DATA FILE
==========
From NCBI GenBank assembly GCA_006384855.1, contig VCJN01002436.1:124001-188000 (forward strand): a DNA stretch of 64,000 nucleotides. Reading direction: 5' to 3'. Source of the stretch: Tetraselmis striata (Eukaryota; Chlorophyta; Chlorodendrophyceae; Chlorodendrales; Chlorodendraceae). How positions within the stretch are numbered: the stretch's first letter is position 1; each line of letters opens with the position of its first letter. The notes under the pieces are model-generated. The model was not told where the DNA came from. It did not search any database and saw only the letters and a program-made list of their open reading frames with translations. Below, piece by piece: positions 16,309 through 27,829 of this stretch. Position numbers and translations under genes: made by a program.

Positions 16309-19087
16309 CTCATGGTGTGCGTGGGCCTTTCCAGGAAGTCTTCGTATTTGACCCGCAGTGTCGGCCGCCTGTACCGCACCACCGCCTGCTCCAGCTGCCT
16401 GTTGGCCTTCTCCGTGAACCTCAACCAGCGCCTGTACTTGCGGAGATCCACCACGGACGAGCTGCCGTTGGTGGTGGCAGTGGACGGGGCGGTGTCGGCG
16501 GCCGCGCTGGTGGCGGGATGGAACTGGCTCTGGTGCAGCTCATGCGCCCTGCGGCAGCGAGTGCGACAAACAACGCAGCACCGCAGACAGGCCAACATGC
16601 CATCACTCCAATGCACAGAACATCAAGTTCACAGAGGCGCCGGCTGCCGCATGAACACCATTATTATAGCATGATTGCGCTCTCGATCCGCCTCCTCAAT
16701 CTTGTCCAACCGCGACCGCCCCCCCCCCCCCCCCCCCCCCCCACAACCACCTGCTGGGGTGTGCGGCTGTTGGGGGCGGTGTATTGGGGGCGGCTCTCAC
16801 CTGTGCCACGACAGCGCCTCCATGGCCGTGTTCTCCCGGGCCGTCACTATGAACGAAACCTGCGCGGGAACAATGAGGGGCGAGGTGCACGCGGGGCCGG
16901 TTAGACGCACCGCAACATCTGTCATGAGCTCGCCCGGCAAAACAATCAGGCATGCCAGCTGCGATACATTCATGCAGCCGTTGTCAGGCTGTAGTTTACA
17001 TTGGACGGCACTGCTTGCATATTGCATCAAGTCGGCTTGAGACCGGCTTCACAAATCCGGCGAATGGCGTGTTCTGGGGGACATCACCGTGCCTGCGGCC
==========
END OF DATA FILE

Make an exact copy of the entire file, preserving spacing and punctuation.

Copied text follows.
From NCBI GenBank assembly GCA_006384855.1, contig VCJN01002436.1:124001-188000 (forward strand): a DNA stretch of 64,000 nucleotides. Reading direction: 5' to 3'. Source of the stretch: Tetraselmis striata (Eukaryota; Chlorophyta; Chlorodendrophyceae; Chlorodendrales; Chlorodendraceae). How positions within the stretch are numbered: the stretch's first letter is position 1; each line of letters opens with the position of its first letter. The notes under the pieces are model-generated. The model was not told where the DNA came from. It did not search any database and saw only the letters and a program-made list of their open reading frames with translations. Below, piece by piece: positions 16,309 through 27,829 of this stretch. Position numbers and translations under genes: made by a program.

Positions 16309-19087
16309 CTCATGGTGTGCGTGGGCCTTTCCAGGAAGTCTTCGTATTTGACCCGCAGTGTCGGCCGCCTGTACCGCACCACCGCCTGCTCCAGCTGCCT
16401 GTTGGCCTTCTCCGTGAACCTCAACCAGCGCCTGTACTTGCGGAGATCCACCACGGACGAGCTGCCGTTGGTGGTGGCAGTGGACGGGGCGGTGTCGGCG
16501 GCCGCGCTGGTGGCGGGATGGAACTGGCTCTGGTGCAGCTCATGCGCCCTGCGGCAGCGAGTGCGACAAACAACGCAGCACCGCAGACAGGCCAACATGC
16601 CATCACTCCAATGCACAGAACATCAAGTTCACAGAGGCGCCGGCTGCCGCATGAACACCATTATTATAGCATGATTGCGCTCTCGATCCGCCTCCTCAAT
16701 CTTGTCCAACCGCGACCGCCCCCCCCCCCCCCCCCCCCCCCCACAACCACCTGCTGGGGTGTGCGGCTGTTGGGGGCGGTGTATTGGGGGCGGCTCTCAC
16801 CTGTGCCACGACAGCGCCTCCATGGCCGTGTTCTCCCGGGCCGTCACTATGAACGAAACCTGCGCGGGAACAATGAGGGGCGAGGTGCACGCGGGGCCGG
16901 TTAGACGCACCGCAACATCTGTCATGAGCTCGCCCGGCAAAACAATCAGGCATGCCAGCTGCGATACATTCATGCAGCCGTTGTCAGGCTGTAGTTTACA
17001 TTGGACGGCACTGCTTGCATATTGCATCAAGTCGGCTTGAGACCGGCTTCACAAATCCGGCGAATGGCGTGTTCTGGGGGACATCACCGTGCCTGCGGCC